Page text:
<img height="1" width="1" style="display:none" src="https://www.facebook.com/tr?id=192888919167017&amp;ev=PageView&amp;noscript=1">
Wednesday, December 6, 2023
Dec. 6, 2023

Linkedin Pinterest

Vancouver’s Quartz Mountain Distillery switches from spirits to hand sanitizer

It joins fight against virus after pandemic puts vodka production on hold

By , Columbian Associate Editor
3 Photos
Darin Kyle of Quartz Mountain Distillery keeps an eye on the mash run in preparation for making hand sanitizer to help during the COVID-19 pandemic at his Walnut Grove business.
Darin Kyle of Quartz Mountain Distillery keeps an eye on the mash run in preparation for making hand sanitizer to help during the COVID-19 pandemic at his Walnut Grove business. (Amanda Cowan/The Columbian) Photo Gallery

In early March, Clark County’s newest distillery was on the cusp of making its first batch of vodka, until COVID-19 halted its production.

But instead of delaying the use of its brand-new copper still, the family-owned business, called Quartz Mountain Distillery, adapted: It began making hand sanitizer from donated beer, wine and grains from local businesses.

So far, the company has given out over 900 bottles and is supplying the Clark County Sheriff’s Office, local fire departments, construction workers and in-home caretakers who need protection from the virus.

Randy and Darin Kyle, a father-son team who operate the distillery, spoke of the venture Wednesday from their warehouse at 4601 N.E. 78th St., in the Walnut Grove neighborhood.

“For over a year we’ve been trying to get this distillery running,” Randy Kyle said. “We just pushed everything to the side to the distillery and said we’re going to make sanitizer.”

Randy Kyle — who also co-owns an in-home, adult care service called ComForCare with his wife — said they saw a demand for hand sanitizer as early as January. Distributors told them that the prices had gone up.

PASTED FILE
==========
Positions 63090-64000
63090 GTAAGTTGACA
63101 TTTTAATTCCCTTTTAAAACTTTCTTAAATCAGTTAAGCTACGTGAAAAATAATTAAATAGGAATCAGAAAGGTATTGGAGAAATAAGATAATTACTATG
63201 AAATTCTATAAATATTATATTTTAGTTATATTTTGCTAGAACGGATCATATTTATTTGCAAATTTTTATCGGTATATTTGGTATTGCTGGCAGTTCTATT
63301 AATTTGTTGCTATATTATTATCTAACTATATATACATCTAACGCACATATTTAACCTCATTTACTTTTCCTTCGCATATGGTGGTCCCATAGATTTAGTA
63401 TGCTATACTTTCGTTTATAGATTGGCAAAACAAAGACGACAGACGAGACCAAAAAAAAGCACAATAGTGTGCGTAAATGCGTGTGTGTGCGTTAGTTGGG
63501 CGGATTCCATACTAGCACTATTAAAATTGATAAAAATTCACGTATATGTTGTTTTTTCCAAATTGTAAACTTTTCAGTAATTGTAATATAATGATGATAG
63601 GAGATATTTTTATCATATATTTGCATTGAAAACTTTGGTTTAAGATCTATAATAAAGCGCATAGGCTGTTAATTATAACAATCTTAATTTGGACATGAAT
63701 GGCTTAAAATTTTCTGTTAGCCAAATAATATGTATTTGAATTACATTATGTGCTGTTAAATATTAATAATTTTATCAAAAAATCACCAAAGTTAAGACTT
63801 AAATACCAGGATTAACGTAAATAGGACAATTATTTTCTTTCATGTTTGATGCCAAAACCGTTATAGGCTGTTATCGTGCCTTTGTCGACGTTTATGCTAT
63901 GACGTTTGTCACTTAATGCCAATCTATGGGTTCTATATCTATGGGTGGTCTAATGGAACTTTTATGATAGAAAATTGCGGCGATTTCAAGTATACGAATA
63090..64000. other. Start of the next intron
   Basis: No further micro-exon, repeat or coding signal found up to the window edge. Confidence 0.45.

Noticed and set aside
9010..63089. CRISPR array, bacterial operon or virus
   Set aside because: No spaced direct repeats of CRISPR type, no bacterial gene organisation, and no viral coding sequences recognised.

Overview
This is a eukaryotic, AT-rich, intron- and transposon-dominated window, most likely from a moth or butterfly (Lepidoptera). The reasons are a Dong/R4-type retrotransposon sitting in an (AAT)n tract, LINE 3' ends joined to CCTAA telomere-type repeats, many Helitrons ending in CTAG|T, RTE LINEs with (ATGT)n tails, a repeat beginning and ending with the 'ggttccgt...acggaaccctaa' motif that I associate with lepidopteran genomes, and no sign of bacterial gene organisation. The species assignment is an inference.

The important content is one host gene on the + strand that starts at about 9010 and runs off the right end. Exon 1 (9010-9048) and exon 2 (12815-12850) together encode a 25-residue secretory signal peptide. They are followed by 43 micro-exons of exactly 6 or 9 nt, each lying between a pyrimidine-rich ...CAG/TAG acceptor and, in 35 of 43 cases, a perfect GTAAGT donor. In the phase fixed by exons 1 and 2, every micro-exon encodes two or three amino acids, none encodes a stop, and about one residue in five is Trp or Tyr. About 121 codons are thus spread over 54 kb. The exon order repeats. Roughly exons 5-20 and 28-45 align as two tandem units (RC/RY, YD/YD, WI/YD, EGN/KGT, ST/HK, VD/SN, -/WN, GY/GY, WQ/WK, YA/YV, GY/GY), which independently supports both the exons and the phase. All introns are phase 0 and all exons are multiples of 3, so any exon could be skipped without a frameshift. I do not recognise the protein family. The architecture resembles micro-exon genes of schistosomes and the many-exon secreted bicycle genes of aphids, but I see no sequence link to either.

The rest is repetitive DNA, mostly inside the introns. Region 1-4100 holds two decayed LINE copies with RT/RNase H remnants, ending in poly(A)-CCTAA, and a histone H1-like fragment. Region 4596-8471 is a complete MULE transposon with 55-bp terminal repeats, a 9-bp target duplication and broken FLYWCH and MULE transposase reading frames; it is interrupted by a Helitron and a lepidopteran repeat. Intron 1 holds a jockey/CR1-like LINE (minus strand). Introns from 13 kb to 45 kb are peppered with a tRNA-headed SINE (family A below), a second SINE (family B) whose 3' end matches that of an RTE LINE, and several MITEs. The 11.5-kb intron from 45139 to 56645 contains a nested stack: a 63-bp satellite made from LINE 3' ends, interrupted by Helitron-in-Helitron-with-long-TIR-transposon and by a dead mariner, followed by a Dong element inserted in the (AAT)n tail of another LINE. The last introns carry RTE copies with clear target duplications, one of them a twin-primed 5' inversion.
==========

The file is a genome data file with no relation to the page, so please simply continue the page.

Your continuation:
“We saw it coming,” he said. “It was really tough to get hand sanitizer for our home-care agency. We started gathering supplies in January. The writing was on the wall.”

As soon as the Kyle family decided to make hand sanitizer, word spread by mouth and through social media. Then, local breweries, wineries and grain suppliers began to donate leftover products so the Kyles could turn them into hand sanitizer. Those companies include Brothers Cascadia, BSG Craft, Country Malt, Eppich Grain, Heisen House Vineyards and Mt. Tabor Brewing.

“Everybody’s support on this had been phenomenal,” Randy Kyle said.

The Food and Drug Administration earlier this month approved hundreds of distillers, including Quartz Mountain, to make hand sanitizer out of ethanol. That agreement is valid until the end of June. By then, the Kyles hope to be making spirits for Vancouver.

Along with donating their bottles of hand sanitizer, Quartz Mountain is also selling half of its stock to cover operating expenses, but it’s not profiting.

Its tasting room and spirit production will open as soon as the pandemic restrictions lift, Randy Kyle said.

The Kyles named their distillery after their elk-hunting grounds in Central Washington, where the family would bond.

“There are a lot of memories up in that area,” Darin Kyle said. “That’s a name that represents who we are.”

Support local journalism

Your tax-deductible donation to The Columbian’s Community Funded Journalism program will contribute to better local reporting on key issues, including homelessness, housing, transportation and the environment. Reporters will focus on narrative, investigative and data-driven storytelling.

Local journalism needs your help. It’s an essential part of a healthy community and a healthy democracy.

Community Funded Journalism logo